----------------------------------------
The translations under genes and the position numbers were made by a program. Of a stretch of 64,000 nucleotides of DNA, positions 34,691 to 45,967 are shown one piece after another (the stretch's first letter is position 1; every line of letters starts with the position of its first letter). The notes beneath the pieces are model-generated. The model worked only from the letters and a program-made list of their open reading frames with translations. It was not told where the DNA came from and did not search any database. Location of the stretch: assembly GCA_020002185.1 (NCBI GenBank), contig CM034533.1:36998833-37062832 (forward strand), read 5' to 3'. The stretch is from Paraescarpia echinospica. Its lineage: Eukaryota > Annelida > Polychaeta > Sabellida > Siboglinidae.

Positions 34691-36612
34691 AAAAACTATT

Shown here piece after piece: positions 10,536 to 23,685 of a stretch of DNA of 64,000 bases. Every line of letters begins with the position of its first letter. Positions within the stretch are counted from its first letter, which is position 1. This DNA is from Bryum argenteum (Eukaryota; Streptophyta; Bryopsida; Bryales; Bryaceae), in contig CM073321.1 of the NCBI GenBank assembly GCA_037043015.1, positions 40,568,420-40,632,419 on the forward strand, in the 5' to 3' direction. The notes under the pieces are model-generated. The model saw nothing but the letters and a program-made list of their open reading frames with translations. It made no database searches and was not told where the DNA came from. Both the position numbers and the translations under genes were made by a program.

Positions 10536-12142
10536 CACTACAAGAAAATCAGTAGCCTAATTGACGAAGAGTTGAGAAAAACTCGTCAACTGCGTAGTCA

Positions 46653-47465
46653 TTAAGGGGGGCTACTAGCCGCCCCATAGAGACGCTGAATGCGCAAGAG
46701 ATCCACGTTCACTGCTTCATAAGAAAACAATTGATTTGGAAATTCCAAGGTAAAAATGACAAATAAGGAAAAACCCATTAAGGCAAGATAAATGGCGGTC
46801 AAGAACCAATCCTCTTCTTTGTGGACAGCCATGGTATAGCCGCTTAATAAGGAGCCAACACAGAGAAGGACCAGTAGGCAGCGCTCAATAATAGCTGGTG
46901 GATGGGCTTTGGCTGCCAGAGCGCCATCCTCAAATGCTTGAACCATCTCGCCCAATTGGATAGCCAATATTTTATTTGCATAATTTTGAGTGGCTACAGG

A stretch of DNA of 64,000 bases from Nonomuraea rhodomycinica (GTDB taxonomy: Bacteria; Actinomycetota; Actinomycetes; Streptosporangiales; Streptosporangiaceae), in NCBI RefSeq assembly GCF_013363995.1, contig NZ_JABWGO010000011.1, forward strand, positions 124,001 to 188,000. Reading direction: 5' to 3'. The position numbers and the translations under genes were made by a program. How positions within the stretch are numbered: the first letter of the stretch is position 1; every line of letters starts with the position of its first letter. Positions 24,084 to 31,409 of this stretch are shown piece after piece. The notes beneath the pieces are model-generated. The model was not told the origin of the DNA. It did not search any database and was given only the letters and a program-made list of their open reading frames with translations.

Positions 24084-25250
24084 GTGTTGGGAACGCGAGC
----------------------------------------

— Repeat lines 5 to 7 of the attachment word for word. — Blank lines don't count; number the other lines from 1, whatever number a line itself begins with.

Positions 10536-12142
10536 CACTACAAGAAAATCAGTAGCCTAATTGACGAAGAGTTGAGAAAAACTCGTCAACTGCGTAGTCA

Positions 46653-47465